Both Great and Middle Powers Are Getting Into the New Space Race
March 8, 2021 Topic: Space Region: Space Blog Brand: The Reboot Tags: SpaceMarsNASASpaceXChina

Both Great and Middle Powers Are Getting Into the New Space Race

Lower costs and better technology means space is no longer just accessible to only America and Russia.

With space becoming increasingly cheaper and easier to access, traditional powers like Russia and the United States are pursuing more ambitious projects and testing emerging technologies. The lower costs are meanwhile allowing middle powers to enter the race, supporting programs both in space and on Earth. In quick succession, three spacecraft from the United Arab Emirates, China and the United States recently arrived at the red planet in a span of just 10 days. The United Arab Emirates became the fifth country to reach Mars when its orbiter arrived Feb. 9 to study weather conditions on Mars. China then became the sixth country to reach the planet when its Tianwen-1 spacecraft arrived on Feb. 10. The fifth U.S. Mars rover, Perseverance, and its Ingenuity helicopter drone are also set to land on Feb. 18. 

  • Later this year, China hopes to become the third country to successfully perform a soft landing on the surface of Mars and deploy a rover.
  • The U.S. Mars 2020 mission will search for signs of microbial habitability on Mars and conduct an oxygen test for future manned missions.  
  • The European Space Agency and Roscomos also originally planned to have their own Mars mission arriving, but delayed their Rosalind Franklin rover mission until the 2022 launch window. 

The maturation of technologies related to probes, orbiters and rovers has democratized access to space and driven down the costs of space programs, causing the recent flurry of missions to Mars and other destinations by global and middle powers alike. A plethora of space launch providers, as well as spacecraft design and assembly companies, have emerged over the past 20 years, cutting the costs of space missions for governments interested in exploring the final frontier. The U.S.-based private space company SpaceX has become the poster child for cheap launches, but its entry has also helped drive down costs for other commercial providers. The United Arab Emirates also views its space program's popularity as a way to make its workforce more innovative and competitive by driving Emiratis to pursue careers in the hard sciences as the importance of oil and gas wanes.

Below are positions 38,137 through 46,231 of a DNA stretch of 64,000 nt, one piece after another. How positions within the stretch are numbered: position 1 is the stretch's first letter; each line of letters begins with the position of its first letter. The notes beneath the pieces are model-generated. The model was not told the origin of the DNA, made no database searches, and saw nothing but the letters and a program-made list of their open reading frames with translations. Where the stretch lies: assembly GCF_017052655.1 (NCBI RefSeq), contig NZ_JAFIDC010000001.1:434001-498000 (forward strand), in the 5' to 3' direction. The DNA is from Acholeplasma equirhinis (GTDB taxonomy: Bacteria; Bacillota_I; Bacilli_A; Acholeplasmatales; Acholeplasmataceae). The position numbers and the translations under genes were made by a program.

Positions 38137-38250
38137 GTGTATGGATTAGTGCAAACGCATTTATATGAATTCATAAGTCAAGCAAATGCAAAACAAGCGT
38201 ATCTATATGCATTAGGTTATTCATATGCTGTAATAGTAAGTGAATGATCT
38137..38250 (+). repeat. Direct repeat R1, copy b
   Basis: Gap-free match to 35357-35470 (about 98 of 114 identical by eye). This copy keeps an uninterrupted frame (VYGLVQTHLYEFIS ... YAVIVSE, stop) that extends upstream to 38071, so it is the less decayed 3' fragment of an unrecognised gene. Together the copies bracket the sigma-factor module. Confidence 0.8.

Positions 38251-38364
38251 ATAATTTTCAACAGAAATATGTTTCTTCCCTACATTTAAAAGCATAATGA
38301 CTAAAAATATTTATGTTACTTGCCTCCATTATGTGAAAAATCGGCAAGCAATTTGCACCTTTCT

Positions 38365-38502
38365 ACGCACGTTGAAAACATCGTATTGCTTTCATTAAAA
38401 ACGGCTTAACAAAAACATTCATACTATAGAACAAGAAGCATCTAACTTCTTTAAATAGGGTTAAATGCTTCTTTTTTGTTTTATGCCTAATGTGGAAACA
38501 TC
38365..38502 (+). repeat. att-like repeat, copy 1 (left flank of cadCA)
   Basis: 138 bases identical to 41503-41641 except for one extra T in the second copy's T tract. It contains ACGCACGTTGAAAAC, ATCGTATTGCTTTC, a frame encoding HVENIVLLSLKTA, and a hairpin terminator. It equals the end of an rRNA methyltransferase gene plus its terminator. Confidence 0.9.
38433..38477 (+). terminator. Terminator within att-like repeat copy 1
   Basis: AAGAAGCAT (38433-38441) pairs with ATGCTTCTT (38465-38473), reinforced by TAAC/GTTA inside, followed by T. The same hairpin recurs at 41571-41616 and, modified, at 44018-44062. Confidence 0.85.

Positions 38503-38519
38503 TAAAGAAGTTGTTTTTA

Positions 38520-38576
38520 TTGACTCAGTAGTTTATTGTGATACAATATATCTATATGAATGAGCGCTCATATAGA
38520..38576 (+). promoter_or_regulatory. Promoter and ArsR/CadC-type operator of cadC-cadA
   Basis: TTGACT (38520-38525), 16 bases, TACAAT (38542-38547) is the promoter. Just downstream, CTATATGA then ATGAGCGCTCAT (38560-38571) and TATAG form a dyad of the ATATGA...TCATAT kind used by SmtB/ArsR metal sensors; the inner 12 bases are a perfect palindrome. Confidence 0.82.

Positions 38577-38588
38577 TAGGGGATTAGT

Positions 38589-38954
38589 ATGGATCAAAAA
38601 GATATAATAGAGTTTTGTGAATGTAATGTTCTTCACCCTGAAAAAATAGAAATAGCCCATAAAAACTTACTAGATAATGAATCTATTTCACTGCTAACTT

• The UAE space program mission illustrates the relative ease of entry and increasing globalization of the space industry. The UAE Mars mission used a Japanese rocket instead of its own, setting it apart from true space powers like China and the United States. The orbiter being used in the UAE mission was also assembled in the United States, with significant support and design by American universities and companies. 
  • The cost to launch SpaceX's Falcon 9 rocket is roughly $2,600/kg. The Atas V rocket designed by Lockheed Martin a decade ago, by contrast, costs roughly $8,100/kg to launch. SpaceX expects its Falcon Heavy rocket to push per kilogram launch costs down further.